For the ball, I used a pattern in Abby Glassenberg’s new book, Stuffed Animals: from Concept to Construction. I will write a full review later (if there is one thing I HATE it is seeing “reviews” of craft books written by people who have not actually tried any of the projects), but I was so happy to stumble upon this ball pattern. I really liked how Abby shows several different ways of making the same shape _ I have made ball-shaped things before using the “orange peel” method … sewing a bunch of peel-shaped pieces together, but I liked the simplicity of the “baseball” method and thought it was perfect for this project because it doesn’t involve so many seams.
My first attempt did turn out a bit wonky, but when I tried again, and hand-basted the pieces together instead of pinning, it came out much better. I filled the ball with a combination of polyfil stuffing and rice, to give it a more bean-bag like heft. For Parker’s party, I’ll need to come up with a waterproof version, because he is planning a Quidditch match at our summer cabin, in the water!
This little project reminds me of the saying “The cobbler’s children have no shoes,” though in this case, it would be “The cobbler herself has no shoes.” For YEARS, I have been using a small, leather wallet that does not work very well at all. It has slots for cards, but when I actually put cards in it, the fold-over flap doesn’t snap. Yet I have kept using it, despite the fact that I know how to sew and have seen probably dozens of free wallet tutorials online over the years.
I finally decided to do something about it on Sunday. My husband kindly took Parker to visit his mother for a few hours, so I figured, why not use that precious free time to make something for myself for a change?
I used the Zipper Card Pouch tutorial at Craft Passion. I have to say, I found the directions pretty confusing. At several points, I had to zoom in on the photos to get a better idea. The most tricky point was the first step involving sewing the lining to the zipper. Miraculously, I did not make any major mistakes, but the whole time I was making it I was thinking, “I will never make this again. Too fiddly.” Yet, now that I have a bit of distance from it, I’m starting to re-consider. (I think if I make another one, I would not use such heavy fabric/interfacing). I used quilting-weight cotton and heavy interfacing for the exterior, and leftover twill/canvas from my never-ending slipcover project for the lining.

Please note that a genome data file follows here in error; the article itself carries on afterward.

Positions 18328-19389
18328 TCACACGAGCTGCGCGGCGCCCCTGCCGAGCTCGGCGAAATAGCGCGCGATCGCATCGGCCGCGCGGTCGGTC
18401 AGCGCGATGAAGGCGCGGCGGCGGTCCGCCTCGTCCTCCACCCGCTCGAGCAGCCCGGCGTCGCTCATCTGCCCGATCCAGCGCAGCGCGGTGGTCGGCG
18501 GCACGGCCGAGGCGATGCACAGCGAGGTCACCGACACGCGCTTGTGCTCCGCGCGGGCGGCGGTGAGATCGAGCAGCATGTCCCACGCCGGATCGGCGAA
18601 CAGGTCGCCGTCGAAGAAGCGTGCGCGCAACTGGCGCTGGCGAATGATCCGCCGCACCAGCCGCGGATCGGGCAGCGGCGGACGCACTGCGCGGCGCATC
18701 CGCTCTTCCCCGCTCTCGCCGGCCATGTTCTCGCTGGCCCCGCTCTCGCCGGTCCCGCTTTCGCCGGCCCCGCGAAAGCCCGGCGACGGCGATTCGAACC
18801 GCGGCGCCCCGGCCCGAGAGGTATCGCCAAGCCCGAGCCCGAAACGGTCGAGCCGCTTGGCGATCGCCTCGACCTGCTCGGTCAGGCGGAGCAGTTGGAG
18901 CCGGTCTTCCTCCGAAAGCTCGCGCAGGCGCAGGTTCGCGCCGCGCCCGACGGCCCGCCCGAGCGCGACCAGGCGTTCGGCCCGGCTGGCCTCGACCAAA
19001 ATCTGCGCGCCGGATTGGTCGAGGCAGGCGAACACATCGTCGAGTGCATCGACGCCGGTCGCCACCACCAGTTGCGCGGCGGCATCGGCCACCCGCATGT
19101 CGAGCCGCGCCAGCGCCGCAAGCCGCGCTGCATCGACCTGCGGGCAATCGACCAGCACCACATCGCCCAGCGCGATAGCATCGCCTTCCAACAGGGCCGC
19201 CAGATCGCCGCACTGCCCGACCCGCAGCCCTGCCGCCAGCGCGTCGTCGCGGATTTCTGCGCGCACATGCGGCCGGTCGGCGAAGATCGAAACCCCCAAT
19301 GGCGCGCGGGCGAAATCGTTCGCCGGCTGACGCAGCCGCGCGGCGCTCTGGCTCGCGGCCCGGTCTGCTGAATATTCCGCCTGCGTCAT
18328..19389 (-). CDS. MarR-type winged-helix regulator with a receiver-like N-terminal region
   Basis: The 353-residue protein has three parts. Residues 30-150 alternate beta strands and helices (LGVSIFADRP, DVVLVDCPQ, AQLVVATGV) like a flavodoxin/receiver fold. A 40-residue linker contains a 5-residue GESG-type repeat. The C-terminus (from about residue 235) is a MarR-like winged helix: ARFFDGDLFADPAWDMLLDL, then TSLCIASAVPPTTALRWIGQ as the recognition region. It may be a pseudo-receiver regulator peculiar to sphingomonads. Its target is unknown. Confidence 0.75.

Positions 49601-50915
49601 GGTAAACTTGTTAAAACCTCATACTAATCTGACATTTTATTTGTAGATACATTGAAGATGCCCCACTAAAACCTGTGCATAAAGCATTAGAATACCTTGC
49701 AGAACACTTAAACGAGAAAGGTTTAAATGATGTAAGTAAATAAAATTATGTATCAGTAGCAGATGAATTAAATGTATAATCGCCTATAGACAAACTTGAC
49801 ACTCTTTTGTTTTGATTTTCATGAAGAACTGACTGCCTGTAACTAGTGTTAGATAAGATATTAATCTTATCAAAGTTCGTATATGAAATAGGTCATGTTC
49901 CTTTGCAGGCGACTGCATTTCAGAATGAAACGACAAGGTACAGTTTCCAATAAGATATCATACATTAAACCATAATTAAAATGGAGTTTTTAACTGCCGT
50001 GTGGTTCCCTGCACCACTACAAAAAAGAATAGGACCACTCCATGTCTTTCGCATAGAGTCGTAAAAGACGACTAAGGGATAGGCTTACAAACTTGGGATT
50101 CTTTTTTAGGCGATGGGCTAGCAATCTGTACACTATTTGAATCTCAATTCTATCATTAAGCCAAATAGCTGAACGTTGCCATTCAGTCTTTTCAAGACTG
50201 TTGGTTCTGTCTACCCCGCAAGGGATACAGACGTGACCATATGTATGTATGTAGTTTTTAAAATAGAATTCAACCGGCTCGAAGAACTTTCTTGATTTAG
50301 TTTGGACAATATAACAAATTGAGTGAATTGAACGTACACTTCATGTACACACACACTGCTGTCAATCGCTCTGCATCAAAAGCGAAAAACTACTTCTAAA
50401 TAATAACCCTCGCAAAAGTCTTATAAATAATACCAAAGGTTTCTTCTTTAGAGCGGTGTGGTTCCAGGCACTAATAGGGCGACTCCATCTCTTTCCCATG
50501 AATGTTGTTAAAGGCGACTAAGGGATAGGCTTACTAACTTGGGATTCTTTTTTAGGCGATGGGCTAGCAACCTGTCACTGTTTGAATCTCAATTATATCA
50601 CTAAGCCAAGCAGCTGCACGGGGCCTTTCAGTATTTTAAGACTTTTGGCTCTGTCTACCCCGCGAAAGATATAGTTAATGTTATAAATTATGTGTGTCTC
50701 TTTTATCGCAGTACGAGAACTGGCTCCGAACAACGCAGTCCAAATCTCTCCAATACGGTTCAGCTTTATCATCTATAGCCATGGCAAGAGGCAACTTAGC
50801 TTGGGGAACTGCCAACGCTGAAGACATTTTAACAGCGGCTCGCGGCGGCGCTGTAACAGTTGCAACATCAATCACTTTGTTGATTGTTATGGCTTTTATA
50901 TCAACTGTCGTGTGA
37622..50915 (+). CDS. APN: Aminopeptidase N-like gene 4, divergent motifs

I didn’t have an metal zipper, which I think would look nicer, or any twill tape, but I stuck to my “use it or lose it” mantra and did not go out to buy new supplies. There is supposed to be a strip of twill tape on one side of the lining, to make a divider. I used strips of wide elastic on both sides instead, which I think would’ve worked great had I not inserted the lining pieces upside down (so the elastic is almost at the bottom of the pouch), and had I made the elastic just a bit tighter.
I also did not have twill tape to cover the raw edges inside. I tried using narrow seam binding, but it was a bit too narrow given the thickness of the fabric layers. So I just zigzagged the raw edges, and that worked fine.
All and all, now that I’ve used my wallet a bit, I do like it. It is smaller than my old wallet but more functional, with plenty of room for a stack of cards and a bit of cash.
Before we get to the giveaway winner, I wanted to encourage any quilters out there to submit a block to the Boston Modern Quilt Guild, which is making quilts for those injured in the Boston Marathon bombings. The deadline is May 24. (click on the image below for more details)
The guild is asking for quilts using the colors of the marathon: blue, yellow, white and gray.
I used a pattern that was part of the Modern Block-of-the-Month sew-along at Sew,Mama,Sew! And what was great about that series is that all the blocks use the very same color scheme I was looking for!
It turned out I did not have enough yellow fabric, so I ended up piecing together leftover charm squares from my camp quilt, plus a bit of polka dot fabric. I liked it so much I did the same for the blue pieces.
Now… back to my giveaway. The random number generator picked #19, which was Susan, who said: “So pretty! I love peanut butter and chocolate. mmmm.”
That actually is one of my favorite flavor combinations as well. I loved reading everyone else’s comments, too. There were quite a few flavors I have never seen here… like licorice! (I would not like that one, however).
Thanks to everyone who entered! Susan, I will send you an email to get your contact information!